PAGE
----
Houston Candidates Talk Affordable Housing, Small Business at Forum

Houston’s 30 candidates for elected office took the stage Saturday to address voters, two days before early voting begins in the Nov. 7 election.

The forum, held at Wheeler Avenue Baptist Church, featured eight candidates for mayor, four for supervisor and 18 candidates for at-large seats on the Houston City Council. Hosted by the Houston alumni chapter of Delta Sigma Theta sorority and other local organizations, the event focused on some key issues, including public safety, affordable housing and the budget.

Here are three takeaways from the forum.

Candidates offer ideas for increasing affordable housing and fighting homelessness

Several questions to the Mayor and At-Large 3 candidates focused on Houston’s affordable housing shortage and the programs they would implement to continue reducing homelessness in the city.

U.S. Rep. Sheila Jackson Lee, one of the main mayoral candidates, cited her previous work to bring affordable housing to Houston and said public-private partnerships are essential to making those projects happen. He said he would meet with residents and civic clubs to determine which projects might be best suited for a neighborhood.

“There should be multi-family housing where the neighbors want it, and more single-family housing where the neighbors want it,” he said.

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State Sen. John Whitmire, who polls show as Jackson Lee’s main challenger in the mayoral race, did not attend the forum.

Robin Williams and David Lowy each said Texas needs rent control policies to limit how much landlords can raise tenants’ rents.

At-Large 3 candidate Ericka McCrutcheon said having more affordable housing would limit evictions.

“If we can stem the flow of that, we can prevent people from taking to the streets,” he said.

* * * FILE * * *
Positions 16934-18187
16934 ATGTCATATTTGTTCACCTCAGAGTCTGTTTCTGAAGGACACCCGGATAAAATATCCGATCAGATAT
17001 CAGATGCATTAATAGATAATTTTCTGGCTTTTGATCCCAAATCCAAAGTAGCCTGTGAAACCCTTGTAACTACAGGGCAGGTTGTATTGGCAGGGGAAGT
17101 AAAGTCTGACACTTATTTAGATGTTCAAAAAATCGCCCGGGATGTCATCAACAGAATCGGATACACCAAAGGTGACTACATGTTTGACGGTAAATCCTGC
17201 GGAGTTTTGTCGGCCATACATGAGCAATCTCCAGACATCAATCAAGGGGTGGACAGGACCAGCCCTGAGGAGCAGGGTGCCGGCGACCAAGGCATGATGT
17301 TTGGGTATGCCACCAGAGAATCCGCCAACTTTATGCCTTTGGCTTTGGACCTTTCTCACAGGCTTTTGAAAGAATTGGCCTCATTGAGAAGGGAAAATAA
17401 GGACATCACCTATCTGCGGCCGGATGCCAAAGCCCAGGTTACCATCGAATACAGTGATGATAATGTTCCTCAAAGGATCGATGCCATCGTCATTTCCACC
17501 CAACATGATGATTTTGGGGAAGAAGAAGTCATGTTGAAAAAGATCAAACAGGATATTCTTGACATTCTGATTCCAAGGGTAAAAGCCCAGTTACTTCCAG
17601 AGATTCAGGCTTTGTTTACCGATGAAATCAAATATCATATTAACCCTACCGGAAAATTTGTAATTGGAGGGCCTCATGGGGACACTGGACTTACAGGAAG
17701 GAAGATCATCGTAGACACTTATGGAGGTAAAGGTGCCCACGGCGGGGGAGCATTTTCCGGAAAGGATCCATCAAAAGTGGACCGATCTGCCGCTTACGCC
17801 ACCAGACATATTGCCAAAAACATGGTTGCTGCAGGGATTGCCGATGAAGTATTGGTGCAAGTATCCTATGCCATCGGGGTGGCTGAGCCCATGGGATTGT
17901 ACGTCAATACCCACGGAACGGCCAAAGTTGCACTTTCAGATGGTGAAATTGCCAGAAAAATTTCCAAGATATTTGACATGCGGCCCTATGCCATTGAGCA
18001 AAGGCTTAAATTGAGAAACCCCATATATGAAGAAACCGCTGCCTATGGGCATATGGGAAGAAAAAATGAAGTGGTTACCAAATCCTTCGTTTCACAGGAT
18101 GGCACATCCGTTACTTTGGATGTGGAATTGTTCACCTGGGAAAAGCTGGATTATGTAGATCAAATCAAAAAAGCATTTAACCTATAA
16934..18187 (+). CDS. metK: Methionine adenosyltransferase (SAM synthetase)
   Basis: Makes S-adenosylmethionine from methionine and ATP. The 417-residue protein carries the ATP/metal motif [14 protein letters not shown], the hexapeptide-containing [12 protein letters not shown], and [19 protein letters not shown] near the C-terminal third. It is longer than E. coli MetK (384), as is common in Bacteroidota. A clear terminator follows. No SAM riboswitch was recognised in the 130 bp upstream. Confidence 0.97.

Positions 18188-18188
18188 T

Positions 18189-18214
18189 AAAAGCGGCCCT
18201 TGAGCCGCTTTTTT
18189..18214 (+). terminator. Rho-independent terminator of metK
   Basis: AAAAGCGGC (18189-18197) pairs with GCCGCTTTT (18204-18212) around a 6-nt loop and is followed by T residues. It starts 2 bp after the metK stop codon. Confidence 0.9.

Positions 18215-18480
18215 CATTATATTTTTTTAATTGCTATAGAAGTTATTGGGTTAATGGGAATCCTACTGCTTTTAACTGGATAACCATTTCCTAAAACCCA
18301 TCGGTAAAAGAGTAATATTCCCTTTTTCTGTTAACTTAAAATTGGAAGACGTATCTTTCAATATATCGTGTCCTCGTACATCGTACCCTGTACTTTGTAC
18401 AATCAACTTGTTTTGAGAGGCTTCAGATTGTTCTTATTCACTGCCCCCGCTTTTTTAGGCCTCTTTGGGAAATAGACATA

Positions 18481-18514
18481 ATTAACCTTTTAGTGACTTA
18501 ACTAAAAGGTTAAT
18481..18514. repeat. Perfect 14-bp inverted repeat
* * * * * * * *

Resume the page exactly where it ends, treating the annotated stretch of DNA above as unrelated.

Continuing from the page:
At-Large 3 candidate Twila Carter said the city needs to do more to accurately count the number of homeless people in Houston. He also proposed an outreach program to serve them.

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At-Large 3 candidate Ethan Michelle Ganz and mayoral candidates Lee Kaplan, Jackson Lee, Lowe and Williams emphasized the need for better access to mental health, substance abuse treatment and other services.

“You can’t [only] give people a roof over their heads,” Kaplan said.

City Council candidates promise to support small businesses

The five candidates for At-Large 1 offered a variety of ideas to support small businesses in Houston.

Leah Wolfthal said the city needs to focus on making its neighborhoods safe and clean so small businesses can thrive. He also suggested reaching out to entrepreneurs to help them through the process of starting a small business.

Kendall Baker said he would review the city’s permit office to determine if it could work better and promised to establish a separate office for entrepreneurs.

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“I plan to be your small business champion,” he said.

Eric Glenn, Melanie Miles and Julian Ramirez also said the city needs to do more to ensure that small businesses have the same opportunities to succeed as larger companies.

Comptroller candidates promise to make the budget more affordable

The four supervisor candidates acknowledged that the city’s annual financial report is difficult for most voters. They promised to simplify it for the public.

“You don’t want to read a 400-page report,” said candidate Dave Martin, the current mayor and District E councilman. “You want a one-page document.”

Former City Councilman Orlando Sanchez said he put Harris County’s checkbook online while serving as Harris County treasurer. Martin said he helped the city create a website where residents can get information about the budget.

Chris Hollins said he will use his experience as Harris County clerk in 2020 to present the budget to residents “in a way that makes sense.” Current Deputy Superintendent Shannan Nobles said she will meet with community members and provide virtual updates to explain the budget.

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